Antibacterial and Antioxidant Activity of Cirsium englerianum (Asteraceae), an Endemic Plant to Ethiopia

Document Type : Original paper


1 Department of Chemistry, College of Natural and Computational Science, Wolaita Sodo University, Sodo, Ethiopia.

2 Department of Biology, College of Natural and Computational Science, Wolaita Sodo University, Sodo, Ethiopia.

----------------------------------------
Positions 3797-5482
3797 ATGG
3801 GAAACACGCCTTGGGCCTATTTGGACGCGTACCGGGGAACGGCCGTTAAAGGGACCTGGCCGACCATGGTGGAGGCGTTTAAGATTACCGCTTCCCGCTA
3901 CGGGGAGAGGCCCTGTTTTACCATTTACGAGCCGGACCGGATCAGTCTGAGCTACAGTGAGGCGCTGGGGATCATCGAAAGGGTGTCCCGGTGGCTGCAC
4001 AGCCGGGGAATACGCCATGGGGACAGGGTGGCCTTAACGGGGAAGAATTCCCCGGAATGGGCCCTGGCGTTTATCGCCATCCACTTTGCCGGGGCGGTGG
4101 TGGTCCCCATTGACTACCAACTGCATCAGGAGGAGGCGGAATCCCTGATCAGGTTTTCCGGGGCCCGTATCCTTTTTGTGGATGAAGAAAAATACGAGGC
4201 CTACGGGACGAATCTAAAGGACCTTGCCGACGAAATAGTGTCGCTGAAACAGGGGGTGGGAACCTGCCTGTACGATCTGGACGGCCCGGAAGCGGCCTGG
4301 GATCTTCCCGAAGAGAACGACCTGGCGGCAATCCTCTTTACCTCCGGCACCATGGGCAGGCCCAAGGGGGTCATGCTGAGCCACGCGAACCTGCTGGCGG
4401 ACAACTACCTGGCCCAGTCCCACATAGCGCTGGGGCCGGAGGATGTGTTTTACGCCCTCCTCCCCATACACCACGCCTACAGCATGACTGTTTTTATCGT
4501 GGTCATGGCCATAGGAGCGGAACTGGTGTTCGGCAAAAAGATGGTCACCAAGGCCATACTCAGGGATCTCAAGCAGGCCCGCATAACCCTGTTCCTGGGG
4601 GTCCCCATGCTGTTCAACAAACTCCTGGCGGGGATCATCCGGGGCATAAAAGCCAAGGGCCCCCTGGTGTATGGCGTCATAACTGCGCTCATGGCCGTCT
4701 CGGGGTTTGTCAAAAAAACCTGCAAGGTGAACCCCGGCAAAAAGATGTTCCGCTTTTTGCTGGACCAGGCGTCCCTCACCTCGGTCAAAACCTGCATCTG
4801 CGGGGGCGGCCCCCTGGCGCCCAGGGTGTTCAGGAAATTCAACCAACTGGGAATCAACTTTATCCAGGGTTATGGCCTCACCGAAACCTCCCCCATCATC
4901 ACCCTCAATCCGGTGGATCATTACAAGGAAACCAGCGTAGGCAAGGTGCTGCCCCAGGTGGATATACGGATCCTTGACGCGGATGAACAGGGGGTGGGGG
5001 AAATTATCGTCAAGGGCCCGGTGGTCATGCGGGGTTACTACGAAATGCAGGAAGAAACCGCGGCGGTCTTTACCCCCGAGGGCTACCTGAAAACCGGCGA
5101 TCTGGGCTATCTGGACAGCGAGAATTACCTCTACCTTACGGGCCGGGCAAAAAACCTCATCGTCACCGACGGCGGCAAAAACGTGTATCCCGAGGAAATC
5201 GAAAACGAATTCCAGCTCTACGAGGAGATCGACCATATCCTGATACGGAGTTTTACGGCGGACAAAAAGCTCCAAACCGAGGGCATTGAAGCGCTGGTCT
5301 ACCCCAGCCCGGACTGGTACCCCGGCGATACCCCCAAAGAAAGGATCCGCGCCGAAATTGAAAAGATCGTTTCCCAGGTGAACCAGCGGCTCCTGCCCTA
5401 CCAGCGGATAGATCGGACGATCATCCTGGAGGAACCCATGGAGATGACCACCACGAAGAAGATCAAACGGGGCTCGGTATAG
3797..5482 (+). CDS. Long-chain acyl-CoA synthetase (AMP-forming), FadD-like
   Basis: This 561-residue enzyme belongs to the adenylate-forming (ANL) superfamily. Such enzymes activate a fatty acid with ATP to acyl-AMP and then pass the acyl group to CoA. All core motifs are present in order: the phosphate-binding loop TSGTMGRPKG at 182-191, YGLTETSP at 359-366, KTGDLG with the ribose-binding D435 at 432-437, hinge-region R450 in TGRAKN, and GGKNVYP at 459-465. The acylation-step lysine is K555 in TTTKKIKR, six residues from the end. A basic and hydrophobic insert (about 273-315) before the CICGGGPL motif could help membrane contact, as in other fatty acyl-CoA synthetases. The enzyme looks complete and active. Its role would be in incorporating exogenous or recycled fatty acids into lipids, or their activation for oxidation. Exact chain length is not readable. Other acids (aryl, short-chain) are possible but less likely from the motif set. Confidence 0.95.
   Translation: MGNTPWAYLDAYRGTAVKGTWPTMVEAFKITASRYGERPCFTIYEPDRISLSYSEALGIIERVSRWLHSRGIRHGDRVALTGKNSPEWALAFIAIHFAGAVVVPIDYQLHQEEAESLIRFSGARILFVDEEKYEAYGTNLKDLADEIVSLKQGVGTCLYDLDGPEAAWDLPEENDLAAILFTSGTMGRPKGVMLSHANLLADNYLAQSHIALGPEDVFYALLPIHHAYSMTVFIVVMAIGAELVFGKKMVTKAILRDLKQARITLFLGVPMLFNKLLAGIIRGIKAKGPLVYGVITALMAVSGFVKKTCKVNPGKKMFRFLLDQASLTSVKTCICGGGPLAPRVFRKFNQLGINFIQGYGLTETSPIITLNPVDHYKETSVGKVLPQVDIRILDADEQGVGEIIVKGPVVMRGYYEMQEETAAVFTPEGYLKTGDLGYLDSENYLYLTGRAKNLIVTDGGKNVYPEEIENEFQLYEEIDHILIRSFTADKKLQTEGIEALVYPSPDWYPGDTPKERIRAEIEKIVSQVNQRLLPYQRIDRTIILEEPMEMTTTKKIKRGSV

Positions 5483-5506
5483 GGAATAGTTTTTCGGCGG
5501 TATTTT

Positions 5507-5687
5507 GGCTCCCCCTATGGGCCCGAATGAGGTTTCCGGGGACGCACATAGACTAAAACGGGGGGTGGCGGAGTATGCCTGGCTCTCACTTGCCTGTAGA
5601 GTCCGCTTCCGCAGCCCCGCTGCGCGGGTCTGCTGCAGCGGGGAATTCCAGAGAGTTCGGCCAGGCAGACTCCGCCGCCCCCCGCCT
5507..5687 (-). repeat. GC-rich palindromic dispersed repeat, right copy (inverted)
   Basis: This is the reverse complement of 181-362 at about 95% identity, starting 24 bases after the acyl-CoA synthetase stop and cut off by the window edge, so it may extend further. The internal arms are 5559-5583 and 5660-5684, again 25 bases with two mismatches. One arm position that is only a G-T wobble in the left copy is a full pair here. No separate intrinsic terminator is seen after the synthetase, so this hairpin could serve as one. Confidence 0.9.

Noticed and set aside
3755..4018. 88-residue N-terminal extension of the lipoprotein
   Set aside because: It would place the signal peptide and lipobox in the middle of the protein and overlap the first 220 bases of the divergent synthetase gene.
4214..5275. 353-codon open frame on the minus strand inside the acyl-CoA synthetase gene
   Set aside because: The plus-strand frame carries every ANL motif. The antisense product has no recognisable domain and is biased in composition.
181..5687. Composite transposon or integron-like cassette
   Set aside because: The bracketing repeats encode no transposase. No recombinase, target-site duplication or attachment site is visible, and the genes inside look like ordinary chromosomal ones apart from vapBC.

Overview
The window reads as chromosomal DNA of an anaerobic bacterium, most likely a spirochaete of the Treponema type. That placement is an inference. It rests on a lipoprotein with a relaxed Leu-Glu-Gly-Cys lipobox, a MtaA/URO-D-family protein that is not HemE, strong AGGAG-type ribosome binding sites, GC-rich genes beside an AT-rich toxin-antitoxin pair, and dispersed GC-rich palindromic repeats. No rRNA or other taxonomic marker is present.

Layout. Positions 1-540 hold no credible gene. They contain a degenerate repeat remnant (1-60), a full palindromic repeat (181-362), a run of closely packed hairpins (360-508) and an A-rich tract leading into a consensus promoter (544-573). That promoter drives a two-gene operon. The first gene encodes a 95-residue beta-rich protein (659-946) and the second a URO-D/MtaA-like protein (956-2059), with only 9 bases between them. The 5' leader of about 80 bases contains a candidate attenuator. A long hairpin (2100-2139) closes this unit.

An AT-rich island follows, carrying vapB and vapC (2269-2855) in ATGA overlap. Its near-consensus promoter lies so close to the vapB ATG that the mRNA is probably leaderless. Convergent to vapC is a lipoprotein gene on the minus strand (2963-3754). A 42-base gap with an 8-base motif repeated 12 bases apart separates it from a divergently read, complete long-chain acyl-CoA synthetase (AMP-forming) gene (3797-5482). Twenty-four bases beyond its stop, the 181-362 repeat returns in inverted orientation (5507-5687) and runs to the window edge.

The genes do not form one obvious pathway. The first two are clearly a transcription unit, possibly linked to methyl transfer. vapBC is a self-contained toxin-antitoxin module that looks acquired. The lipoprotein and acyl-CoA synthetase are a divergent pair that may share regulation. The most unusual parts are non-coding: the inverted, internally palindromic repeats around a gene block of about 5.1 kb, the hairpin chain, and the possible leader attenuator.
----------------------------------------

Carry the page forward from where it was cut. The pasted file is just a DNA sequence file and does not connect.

Background and objectives: Cirsium englerianum (Asteraceae) is an endemic medicinal plant to Ethiopia. It is used to treat skin infection, snake bite and cough. The aim of the present study was to evalute the bioactivity of root extracts of C. englerianum. Methods: Phythochemical screening tests were employed by standard protocols to identifiy the phythochemicals. Column chromatographic separation was used to isolate the compounds and the spectroscopic techniques (IR, NMR  and ESMS) were used to elucidtae structures of  the  compounds. Disc diffusion technique was uesd to evalute antibacterial activity. In vitro antioxidant activity was assessed by 1, 1-diphenyl-2-picrylhydrazyl (DPPH), and phosphomolybdenun assays. The total flavonoids content was determined by aluminium chloride method. Results: Phytochemical screening tests revealed  presence of alkaloids, steroids, terpenoids, tannins, and flavonoids in the acetone root extract. Column chromatographic separation of chloroform/methanol (1:1) extract offered stigmasterol (1), and stigmasteryl stearate (2). The acetone extract was potentially effective against the tested bacterial strains (Bacillus cereus, Staphylococcus aureus, Escherichia coli and Salmonella typhi) at all concentrations (25, 50 and 100 mg/mL). In vitro antioxidant activity attributed that the acetone extract showed DPPH scavenging (IC50 =154.44±74 µg/mL)  and total antioxidant activity (8.24±0.9 mg of ascorbic acid equivalent per gram of dry extract). The total flavonoid content was observed in the range from 5.88 ±0.21 to 8.24±0.9  milligrams of catechin equivalents per gram of dry plant extract. Conclusion:  Stigmasterol and stigmasteryl stearate were reported for the first time from this plant. The results proved  that  acetone extract exhibited potential antibacterial  and antioxidant activity which correlated with inhibition zone diameter, and free radical scavenging activity.


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